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German high court ruling, plastic-polluted rivers, and the importance of forests

The Clim8


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In a victory for youth protesters, Germany’s highest court sets plan for net zero emissions by 2050 (NY Times)

The German high court expanded a previous goal of merely reducing emissions by 2030, enforcing a defined timeline and clearer plan. The ruling came after nine youth climate activists challenged Germany's current legislation, claiming that their future years would be at stake should the government not take any more definitive action towards combatting climate change.

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Rather than absorbing our carbon emissions, the Amazon Rainforest is beginning to release this carbon (Phys)

In a recent study published by the Nature Climate Change journal, it was revealed that over the past decade, Brazil's Amazon Rainforest emitted 20% more carbon dioxide than it absorbed. The study also revealed that deforestation in the region increased by exponential amounts in 2019. If the government fails to enact new climate protection legislation, scientists fear we will soon reach a point of no return, where the Amazon will have permanently become an emission source (rather than a sink).

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UNEP offers suggestions on how to treat the Earth amidst the current “planetary emergency” (UN News)

The UN Environment Programmes report, Making Peace With Nature, highlights the kind of changes needed to stop further destruction of the planet. The report included Sustainable Development Goals (SDGs) which address climate change, poverty, inequality, and environmental degradation and emphasize creating a sustainable future. Making Peace With Nature also highlighted the need for coordinated action between social and economic systems, the government, and the public. You can watch the UN’s broadcast, “Nations United”, which presents the problems currently plaguing the earth and claims to offer “urgent solutions for urgent times'', here.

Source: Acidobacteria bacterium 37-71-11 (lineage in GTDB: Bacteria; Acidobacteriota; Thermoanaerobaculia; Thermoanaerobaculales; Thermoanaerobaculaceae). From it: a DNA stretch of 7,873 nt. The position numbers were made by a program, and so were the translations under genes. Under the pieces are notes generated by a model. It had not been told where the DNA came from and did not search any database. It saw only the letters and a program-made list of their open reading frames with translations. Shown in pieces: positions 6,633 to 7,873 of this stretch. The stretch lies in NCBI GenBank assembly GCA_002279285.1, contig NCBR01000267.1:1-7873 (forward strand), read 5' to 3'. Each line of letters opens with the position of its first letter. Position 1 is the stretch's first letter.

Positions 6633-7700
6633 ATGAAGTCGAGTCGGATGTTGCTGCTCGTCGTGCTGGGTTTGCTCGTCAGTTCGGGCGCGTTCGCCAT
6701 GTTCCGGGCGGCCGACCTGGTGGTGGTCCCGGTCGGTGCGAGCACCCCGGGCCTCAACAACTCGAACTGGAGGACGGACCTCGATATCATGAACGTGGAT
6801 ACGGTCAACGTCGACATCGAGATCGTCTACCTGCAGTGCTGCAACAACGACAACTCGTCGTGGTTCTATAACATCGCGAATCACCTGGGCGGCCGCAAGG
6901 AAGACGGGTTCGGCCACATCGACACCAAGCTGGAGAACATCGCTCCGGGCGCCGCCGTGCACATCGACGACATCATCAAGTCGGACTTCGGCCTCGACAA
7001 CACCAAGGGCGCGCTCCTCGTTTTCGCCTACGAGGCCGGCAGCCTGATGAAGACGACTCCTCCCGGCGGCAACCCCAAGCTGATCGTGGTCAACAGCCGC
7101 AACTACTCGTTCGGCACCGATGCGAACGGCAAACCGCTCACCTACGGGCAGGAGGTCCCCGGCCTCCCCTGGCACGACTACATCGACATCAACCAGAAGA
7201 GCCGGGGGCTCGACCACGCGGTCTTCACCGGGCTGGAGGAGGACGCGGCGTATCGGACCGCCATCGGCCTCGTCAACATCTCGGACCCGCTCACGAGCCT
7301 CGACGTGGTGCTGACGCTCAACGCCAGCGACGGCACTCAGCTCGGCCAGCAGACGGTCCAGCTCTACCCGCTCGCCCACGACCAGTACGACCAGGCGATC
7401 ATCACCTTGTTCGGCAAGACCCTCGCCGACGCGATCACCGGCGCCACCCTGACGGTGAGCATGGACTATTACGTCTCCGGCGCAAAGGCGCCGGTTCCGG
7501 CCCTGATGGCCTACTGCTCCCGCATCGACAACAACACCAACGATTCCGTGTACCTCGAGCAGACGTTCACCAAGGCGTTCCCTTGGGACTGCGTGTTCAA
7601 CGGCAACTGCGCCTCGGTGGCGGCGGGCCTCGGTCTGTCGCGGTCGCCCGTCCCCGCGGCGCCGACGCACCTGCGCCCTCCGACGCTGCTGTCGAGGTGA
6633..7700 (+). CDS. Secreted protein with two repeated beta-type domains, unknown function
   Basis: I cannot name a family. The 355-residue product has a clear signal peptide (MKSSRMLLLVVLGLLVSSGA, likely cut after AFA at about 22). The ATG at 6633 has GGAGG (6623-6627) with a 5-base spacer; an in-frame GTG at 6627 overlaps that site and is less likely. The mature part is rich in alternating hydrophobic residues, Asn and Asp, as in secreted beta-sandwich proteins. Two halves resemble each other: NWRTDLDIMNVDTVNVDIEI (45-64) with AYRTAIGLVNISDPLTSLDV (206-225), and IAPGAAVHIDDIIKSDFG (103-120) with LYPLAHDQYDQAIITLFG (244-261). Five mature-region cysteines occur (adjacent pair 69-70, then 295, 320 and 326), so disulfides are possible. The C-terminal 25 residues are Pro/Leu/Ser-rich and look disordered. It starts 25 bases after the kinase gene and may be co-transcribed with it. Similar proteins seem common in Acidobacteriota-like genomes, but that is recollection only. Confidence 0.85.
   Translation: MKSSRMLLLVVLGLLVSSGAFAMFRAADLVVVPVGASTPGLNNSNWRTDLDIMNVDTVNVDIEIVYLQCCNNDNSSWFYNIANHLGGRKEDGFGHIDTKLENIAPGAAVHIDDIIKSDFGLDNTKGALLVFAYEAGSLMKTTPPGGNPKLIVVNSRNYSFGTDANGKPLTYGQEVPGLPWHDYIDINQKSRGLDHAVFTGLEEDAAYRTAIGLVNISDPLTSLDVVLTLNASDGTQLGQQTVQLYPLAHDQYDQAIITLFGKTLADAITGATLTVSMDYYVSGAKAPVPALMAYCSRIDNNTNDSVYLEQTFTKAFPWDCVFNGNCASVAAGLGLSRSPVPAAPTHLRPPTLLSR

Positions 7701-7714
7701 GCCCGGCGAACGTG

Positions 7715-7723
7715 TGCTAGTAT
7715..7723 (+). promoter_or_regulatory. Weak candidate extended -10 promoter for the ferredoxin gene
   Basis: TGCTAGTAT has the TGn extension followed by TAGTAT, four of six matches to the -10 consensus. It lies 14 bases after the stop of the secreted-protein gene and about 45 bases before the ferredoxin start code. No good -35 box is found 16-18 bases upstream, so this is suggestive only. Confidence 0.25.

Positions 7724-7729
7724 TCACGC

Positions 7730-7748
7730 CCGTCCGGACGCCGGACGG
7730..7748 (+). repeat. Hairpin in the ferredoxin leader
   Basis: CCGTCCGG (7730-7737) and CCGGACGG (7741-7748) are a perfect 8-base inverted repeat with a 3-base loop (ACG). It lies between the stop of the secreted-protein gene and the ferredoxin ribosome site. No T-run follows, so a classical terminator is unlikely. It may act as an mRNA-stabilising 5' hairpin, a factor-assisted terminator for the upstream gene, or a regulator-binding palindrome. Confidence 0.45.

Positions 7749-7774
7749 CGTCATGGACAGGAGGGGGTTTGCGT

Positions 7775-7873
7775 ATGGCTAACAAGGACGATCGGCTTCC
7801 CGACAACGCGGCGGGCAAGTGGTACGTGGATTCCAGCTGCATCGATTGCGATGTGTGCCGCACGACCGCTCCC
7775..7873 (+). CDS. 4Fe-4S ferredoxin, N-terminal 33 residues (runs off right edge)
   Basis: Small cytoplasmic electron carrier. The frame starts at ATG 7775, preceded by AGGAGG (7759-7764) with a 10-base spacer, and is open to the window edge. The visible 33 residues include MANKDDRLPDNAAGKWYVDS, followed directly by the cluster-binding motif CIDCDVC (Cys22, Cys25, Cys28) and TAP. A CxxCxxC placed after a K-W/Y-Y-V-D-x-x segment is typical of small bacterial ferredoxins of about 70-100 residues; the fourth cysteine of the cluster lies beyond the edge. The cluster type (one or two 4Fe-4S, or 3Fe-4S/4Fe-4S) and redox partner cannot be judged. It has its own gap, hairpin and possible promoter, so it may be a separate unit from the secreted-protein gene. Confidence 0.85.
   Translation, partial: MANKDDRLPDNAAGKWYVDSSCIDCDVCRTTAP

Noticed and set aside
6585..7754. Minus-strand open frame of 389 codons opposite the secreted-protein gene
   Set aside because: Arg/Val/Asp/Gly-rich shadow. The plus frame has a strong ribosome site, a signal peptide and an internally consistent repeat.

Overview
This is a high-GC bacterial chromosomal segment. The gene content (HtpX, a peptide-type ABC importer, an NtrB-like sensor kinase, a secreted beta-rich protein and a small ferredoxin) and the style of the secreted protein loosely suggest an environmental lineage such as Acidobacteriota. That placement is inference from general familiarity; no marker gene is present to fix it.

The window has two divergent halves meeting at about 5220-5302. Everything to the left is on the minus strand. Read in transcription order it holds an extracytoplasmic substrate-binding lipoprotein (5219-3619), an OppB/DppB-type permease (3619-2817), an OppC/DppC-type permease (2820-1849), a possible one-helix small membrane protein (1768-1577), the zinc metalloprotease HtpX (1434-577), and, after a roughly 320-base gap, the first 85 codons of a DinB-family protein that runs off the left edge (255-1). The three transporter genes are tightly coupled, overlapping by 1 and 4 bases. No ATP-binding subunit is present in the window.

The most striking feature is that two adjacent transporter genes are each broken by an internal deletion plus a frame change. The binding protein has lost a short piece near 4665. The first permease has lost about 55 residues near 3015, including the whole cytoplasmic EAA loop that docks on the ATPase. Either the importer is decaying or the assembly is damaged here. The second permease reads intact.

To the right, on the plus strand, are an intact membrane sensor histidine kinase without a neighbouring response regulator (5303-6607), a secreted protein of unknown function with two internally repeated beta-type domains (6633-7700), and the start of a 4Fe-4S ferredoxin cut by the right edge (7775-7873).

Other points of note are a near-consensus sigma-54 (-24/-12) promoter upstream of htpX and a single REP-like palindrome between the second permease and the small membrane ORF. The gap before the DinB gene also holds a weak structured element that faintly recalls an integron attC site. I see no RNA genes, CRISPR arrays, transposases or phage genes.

Photo Credit: Afrianto Silalahi via Barcroft Media/Getty Images

New research finds that over 1000 rivers carry 80 percent of plastic waste to the ocean (National Geographic)

Scientists previously estimated that just 10 to 20 of the worlds largest rivers carried a majority of the world plastic waste, and cleaning up those rivers would greatly reduce the amount of plastic waste traveling to the ocean. New research shows that there are over 1000 rivers carrying a majority of our plastic waste, most of which are small rivers that run through urban areas. These new findings dampen the impact of river cleanup on the world's largest rivers and complicates current solutions and ideas for stopping the spread of plastic waste. Scientists think that the solution to protecting marine ecosystems will be to contain plastic waste on land.

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Nuclear fusion reactors have the ability to produce large amounts of clean energy (CNBC)